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Welcome, the Shiny NV40!

The GPU die will undoubtedly thrill you with delight when you see it: it is huge! This is the price they had to pay for the tremendous number of transistors (220 million). The GPU die surface contacts the heatsink directly, because there is no protective lid on it, like in case of NV35 and NV38. They probably did it to improve the heat dissipation.

The GPU has a mirrored surface and the edges are protected with a special framing which prevents the heatsink from moving the wrong way. This is not a new solution, as ATI has already used it for their RADEON 9700 PRO. Our particular GPU sample was manufactured on week 12, 2004, i.e. about 4 weeks ago that is why we can call our GeForce 6800 Ultra a young boy :) Actually, our GPU worked at a relatively low core clock: when we activated CoolBits in the drivers, the core was reported to be working at 400MHz. It is lower than the core frequency of the NV38, but we shouldn’t consider high working frequency a must for high performance, as NV40 architecture is much more advanced than that of the previous generation solution: NV38.

Simplify the PCB Design

The PCB has mostly changed in the right part where the power circuitry is. The device consumes much more power than its predecessors, so some elements of the circuitry are covered with a small passive heatsink. The high-capacity capacitors are pretty few to our surprise. There are only four of them here, while the GeForce FX 5950 Ultra has five. Although the PCB carries quite a bit of SMD-capacitors, so I wouldn’t call the power circuitry of the new GeForce 6800 Ultra simple, especially keeping in mind the PSU requirements.

Anyway, the PCB design of GeForce 6800 Ultra is much simpler than that of GeForce FX 5950 Ultra or any other high-end solution from NVIDIA.

A small buzzer is evidently part of the security system and informs the user about overheating, fans failure or about the lack of power and so on. Tyan took a similar approach in its graphics cards, and we have already seen how efficient it is sometimes. Two power connectors are firmly fastened with a metal loop soldered to the PCB; they are marked as Primary and Secondary.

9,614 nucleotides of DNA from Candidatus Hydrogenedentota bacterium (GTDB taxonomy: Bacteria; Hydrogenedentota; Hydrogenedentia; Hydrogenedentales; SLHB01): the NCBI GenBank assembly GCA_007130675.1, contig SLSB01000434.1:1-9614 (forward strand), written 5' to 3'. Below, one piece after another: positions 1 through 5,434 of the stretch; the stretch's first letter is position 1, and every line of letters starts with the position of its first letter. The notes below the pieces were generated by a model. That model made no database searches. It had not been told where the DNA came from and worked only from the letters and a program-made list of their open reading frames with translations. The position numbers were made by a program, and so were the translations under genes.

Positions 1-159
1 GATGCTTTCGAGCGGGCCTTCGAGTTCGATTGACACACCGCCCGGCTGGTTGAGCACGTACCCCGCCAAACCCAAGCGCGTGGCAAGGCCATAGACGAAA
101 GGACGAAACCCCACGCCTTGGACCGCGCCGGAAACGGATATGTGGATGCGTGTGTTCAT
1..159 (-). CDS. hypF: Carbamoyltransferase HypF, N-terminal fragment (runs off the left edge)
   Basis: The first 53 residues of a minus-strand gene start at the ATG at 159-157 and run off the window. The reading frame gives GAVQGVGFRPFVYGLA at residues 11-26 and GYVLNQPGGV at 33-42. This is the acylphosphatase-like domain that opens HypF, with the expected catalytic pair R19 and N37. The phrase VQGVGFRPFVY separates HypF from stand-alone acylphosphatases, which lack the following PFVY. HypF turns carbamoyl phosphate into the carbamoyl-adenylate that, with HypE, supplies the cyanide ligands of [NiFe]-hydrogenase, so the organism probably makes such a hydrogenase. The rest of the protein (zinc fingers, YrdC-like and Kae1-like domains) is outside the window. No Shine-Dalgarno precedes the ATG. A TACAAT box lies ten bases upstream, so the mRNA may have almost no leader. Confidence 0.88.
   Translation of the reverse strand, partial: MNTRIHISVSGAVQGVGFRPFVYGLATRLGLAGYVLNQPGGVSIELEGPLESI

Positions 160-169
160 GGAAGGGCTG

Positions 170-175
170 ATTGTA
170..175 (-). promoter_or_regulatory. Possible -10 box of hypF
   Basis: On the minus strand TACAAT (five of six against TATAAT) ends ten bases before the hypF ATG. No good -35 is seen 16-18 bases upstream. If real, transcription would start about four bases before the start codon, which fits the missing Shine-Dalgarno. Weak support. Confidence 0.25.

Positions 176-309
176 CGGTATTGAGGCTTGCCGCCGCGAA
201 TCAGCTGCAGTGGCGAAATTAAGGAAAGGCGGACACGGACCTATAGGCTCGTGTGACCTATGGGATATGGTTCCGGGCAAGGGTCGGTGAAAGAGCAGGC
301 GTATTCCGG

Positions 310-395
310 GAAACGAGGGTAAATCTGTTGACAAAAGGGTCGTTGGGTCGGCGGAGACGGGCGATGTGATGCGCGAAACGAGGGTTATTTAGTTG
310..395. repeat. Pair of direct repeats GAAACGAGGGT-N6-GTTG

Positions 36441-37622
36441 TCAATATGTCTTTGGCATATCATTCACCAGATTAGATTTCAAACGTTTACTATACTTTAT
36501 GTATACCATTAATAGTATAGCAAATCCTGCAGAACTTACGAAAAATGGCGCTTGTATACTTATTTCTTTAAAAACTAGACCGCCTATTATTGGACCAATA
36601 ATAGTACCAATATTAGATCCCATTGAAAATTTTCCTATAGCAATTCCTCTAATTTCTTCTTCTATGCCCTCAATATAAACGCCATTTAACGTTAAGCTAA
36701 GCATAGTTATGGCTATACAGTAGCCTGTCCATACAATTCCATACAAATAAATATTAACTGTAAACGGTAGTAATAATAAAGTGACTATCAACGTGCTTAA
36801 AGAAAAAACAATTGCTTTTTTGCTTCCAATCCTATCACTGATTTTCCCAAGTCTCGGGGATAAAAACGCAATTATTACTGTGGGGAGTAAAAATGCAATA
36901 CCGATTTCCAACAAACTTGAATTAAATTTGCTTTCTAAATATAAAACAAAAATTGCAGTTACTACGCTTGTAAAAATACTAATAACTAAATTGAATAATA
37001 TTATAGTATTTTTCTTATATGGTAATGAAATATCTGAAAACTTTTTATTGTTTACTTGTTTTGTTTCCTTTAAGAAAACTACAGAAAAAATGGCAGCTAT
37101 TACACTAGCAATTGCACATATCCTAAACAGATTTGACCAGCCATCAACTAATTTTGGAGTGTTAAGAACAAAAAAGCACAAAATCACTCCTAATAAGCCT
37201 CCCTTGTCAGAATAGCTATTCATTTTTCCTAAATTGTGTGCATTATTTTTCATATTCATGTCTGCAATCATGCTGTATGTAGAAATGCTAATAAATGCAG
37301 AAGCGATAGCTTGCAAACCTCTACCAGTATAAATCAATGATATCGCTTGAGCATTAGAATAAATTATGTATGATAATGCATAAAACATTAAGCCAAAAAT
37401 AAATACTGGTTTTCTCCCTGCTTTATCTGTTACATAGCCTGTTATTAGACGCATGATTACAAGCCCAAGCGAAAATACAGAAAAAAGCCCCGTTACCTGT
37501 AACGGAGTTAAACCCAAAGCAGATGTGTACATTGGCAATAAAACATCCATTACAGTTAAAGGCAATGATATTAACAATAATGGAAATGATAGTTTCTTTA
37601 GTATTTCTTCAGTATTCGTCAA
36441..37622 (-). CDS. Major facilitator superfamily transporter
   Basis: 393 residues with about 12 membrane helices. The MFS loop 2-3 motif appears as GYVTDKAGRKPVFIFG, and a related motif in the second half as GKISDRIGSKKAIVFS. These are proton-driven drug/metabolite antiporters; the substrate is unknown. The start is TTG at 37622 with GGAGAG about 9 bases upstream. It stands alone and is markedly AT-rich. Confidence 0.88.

There are two DVI-I connectors at the left part of the PCB and the TV-out is placed unusually. This solution makes perfect sense considering the growing popularity of LCD monitors. If you’ve got a monitor with an analog input, you can attach it via a simple adapter included with the card.

The back side of the PCB doesn’t have additional memory chips as GDDR3 allows amassing the necessary 256MB with eight chips only. I would like to draw your attention to the memory wiring: it is pretty complex as it works at 550 (11200) MHz. Actually, the front side of the PCB may seem somewhat empty to you, because locating the memory chips on one side allowed moving a lot of other components to the bottom of the PCB. In particular, the additional TMDS-transmitter from Silicon Image as well as the whole lot of other smaller components has been also moved to the reverse side of the PCB.

The metal plate at the back serves for fastening the cooling system and preventing the PCB from damage. The cooler is attached by spring screws so that you didn’t crush the board by screwing them up too tightly.

The place where the connectors reside is interesting, too. As you see, each landing place has two connectors of DVI-I or D-Sub type. This means that the card may come in the following versions:

  • Two DVI-I connectors;
  • Two D-Sub connectors;
  • One DVI-I and one D-Sub connector.

The last version will surely be the most popular of all, but the first variant may be appealing for some users, too. Overall, the PCB and the cooling system of the new card are not a revelation. Although the PCB differs from that of GeForce FX 5950 Ultra, there are some similarities, too. As for the cooling system, NVIDIA has recently been drawn to snail-shaped fans, while heat pipes are a logical solution considering the heat dissipation of the NV40.

The PCB design seems pretty smart, save for the two power connectors, which should both be used. That is not the most convenient solution, as you will need one extra PSU connector, which you don’t always have available (that depends on your system configuration). On the other hand, you’ll probable have to buy a new powerful PSU for your new NV40-based graphics card and such PSUs usually have enough Molex connectors. By the way, NVIDIA doesn’t recommend using power splitters.

 
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